President’s Blog – Arise and Go
Hello Members, as the days grow warmer and longer and the nights get shorter, it becomes ever clearer that we are approaching June, mid- Summer and of course Yeats Day which this year is being celebrated on June 13. Tourism is one of the key pillars of Sligo Chamber, and as I have mentioned in previous blogs, it is the Sligo Chamber vision that by the year 2040, two million people annually will visit our iconic tourism attractions along the northern region of the Wild Atlantic Way. And many of those tourist visitors will be here in this region because of Yeats and his strong connection to Sligo.
This year 2019 is, would you believe, the 80th Anniversary of the death of Yeats. Included in the events to celebrate Yeats in Sligo this year is the launch of a new book “Arise and Go: W.B. Yeats and the people and places that inspired him”. The book is written by Kevin Connolly owner of the Winding Stair Bookshop and Café on Dublin’s Ormond Quay. Connolly a lifelong devotee to Yeats named the shop after Yeats’ book of poems “The Winding Stair and other Poems”. His research of Yeats has led to a deep affection with Sligo and he has an earlier book written in 2010 called “Yeats and Sligo”.
His new book is based on the people who surrounded Yeats over the course of his life and discusses how they influenced his writings. Connolly traces Yeats life not only through Sligo but to Dublin and London and how the family coped with poverty while his father John Butler Yeats made the transition from barrister to artist, much to the annoyance of the solid middle-class family of his Sligo mother Susan, the Pollexfens. The book also recounts stories of Yeats’ wife George, Lady Gregory and of course Iseult and Maud Gonne whose haunting influence both inspired and haunted Yeats throughout his life. “Arise and Go” was launched by another Susan, Susan O’Keefe at the Yeats Building on Thursday last May 16.
Meanwhile it was another active week for the Sligo Chamber Team. Our Industrial Group held their monthly meeting on Tuesday under the Chairmanship of David Kiely. As President, it is important for me to attend the Industrial Group meetings as this group closely tracks the interests of our business members and it helps keep me directly informed of their interests and how best to promote them. However, as all members are only too acutely aware, there are pressing engagements in business that require priorities to be given and decisions made. I also serve on the Executive Board of the Association of Consulting Engineers. Their AGM in Dublin at which I had to make a presentation was also on Tuesday. I had to prioritise and make the decision to unfortunately miss the Industrial Group meeting.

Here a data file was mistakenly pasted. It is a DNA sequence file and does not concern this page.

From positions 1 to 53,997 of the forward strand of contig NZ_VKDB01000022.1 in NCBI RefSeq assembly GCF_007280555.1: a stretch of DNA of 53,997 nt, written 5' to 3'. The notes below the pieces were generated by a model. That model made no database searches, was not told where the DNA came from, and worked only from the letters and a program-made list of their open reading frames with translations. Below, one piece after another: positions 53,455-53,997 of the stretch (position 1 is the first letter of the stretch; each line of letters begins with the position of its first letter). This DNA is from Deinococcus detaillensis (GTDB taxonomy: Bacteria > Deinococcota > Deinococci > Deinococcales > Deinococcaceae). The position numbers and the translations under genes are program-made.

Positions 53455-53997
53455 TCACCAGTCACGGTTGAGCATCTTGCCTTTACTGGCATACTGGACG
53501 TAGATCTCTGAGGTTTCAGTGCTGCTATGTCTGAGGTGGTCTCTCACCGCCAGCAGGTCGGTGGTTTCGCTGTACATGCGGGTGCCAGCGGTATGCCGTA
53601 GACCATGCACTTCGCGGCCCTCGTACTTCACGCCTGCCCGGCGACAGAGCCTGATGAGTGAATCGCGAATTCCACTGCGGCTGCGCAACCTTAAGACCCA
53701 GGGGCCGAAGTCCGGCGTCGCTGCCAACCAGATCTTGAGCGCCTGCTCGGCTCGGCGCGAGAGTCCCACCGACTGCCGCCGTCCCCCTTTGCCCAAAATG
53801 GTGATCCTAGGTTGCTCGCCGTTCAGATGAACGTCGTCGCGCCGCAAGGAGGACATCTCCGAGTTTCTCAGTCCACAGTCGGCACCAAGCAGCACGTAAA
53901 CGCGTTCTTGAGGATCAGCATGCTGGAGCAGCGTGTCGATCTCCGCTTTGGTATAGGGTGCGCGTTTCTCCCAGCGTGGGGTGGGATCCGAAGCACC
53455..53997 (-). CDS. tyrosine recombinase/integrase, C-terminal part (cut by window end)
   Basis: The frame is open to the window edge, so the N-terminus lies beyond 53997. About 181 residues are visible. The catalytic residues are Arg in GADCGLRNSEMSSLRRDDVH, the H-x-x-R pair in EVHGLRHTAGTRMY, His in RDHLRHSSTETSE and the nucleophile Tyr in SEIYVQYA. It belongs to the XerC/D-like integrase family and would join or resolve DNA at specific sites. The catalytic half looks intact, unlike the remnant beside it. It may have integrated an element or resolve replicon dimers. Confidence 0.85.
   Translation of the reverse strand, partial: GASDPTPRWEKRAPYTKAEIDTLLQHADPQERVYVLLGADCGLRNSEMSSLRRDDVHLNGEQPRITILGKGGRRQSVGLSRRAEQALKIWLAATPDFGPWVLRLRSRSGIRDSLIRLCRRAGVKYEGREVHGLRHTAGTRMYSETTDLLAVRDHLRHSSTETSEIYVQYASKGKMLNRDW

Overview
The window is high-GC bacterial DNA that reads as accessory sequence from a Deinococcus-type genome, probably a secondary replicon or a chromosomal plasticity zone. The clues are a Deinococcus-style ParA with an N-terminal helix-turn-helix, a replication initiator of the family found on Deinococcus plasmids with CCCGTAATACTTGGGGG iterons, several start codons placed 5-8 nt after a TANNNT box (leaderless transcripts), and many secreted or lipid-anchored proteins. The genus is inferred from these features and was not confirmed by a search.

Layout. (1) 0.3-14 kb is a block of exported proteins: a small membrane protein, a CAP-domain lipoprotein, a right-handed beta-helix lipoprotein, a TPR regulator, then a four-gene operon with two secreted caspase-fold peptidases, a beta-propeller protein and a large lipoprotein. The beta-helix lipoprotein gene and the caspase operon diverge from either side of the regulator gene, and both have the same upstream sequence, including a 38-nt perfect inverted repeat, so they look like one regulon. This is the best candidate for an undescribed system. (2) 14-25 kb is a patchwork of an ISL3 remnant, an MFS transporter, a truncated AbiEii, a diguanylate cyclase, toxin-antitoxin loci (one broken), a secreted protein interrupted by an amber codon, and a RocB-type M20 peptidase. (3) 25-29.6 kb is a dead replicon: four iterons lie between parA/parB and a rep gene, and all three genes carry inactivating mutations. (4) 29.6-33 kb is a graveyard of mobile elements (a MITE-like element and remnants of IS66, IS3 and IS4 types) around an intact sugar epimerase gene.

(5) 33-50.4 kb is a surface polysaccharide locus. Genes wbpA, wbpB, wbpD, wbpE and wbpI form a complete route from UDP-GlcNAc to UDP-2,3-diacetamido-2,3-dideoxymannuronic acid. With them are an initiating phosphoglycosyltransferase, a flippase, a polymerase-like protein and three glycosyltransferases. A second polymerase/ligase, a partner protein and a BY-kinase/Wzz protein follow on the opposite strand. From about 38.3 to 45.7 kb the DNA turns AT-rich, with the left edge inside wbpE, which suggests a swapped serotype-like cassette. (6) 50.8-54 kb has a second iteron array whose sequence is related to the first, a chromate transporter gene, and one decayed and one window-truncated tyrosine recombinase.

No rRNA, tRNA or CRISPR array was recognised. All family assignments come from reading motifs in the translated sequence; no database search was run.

Dublin was also the focus this week for our CEO Aidan and our Skillnet Manager Geraldine. Aidan attended the Chambers Ireland Chief Executives meeting on Wednesday which included a presentation on the Social Responsibility of businesses, a worthy item for consideration but as Aidan highlighted at the meeting not as straightforward for indigenous SMEs as it may appear to multinationals. No doubt, a topic to return to for further discussion another day. Geraldine bettered Aidan by spending two days in Dublin with Skillnet Ireland. This time, rather than organising the training, Geraldine was undergoing training in Skillnet processes, standards and audits. Another busy man giving of his time for Sligo Chamber was David Kiely, who travelled to Limerick to make a presentation to the Atlantic Economic Corridor Low Carbon Group of which he is a member.
The week finished for the Sligo Chamber Team on Sunday with CEO Aidan and myself as President attending the National Commemoration of the Great Famine which was held this year in Sligo. Led by the Taoiseach, Leo Varadkar TD, and Josepha Madigan, Minister for Culture, Heritage and the Gaeltacht, the ceremony afforded the community in Sligo the opportunity to honour the memory of those who lost their lives during those terrible years, as well as those who left from Sligo Port in search of a better life. The population of County Sligo fell by one third during that time between those who died of hunger and disease and those who emigrated. What a contrast between the quality of life in the Sligo of 1849 and the Sligo of 2019 when today we are actively promoting Sligo as a region to move to because of the quality of life in a community-led environment.
So that’s it for another week
Until next time
Life is for Living – #Life is Sligo.
President Sligo Chamber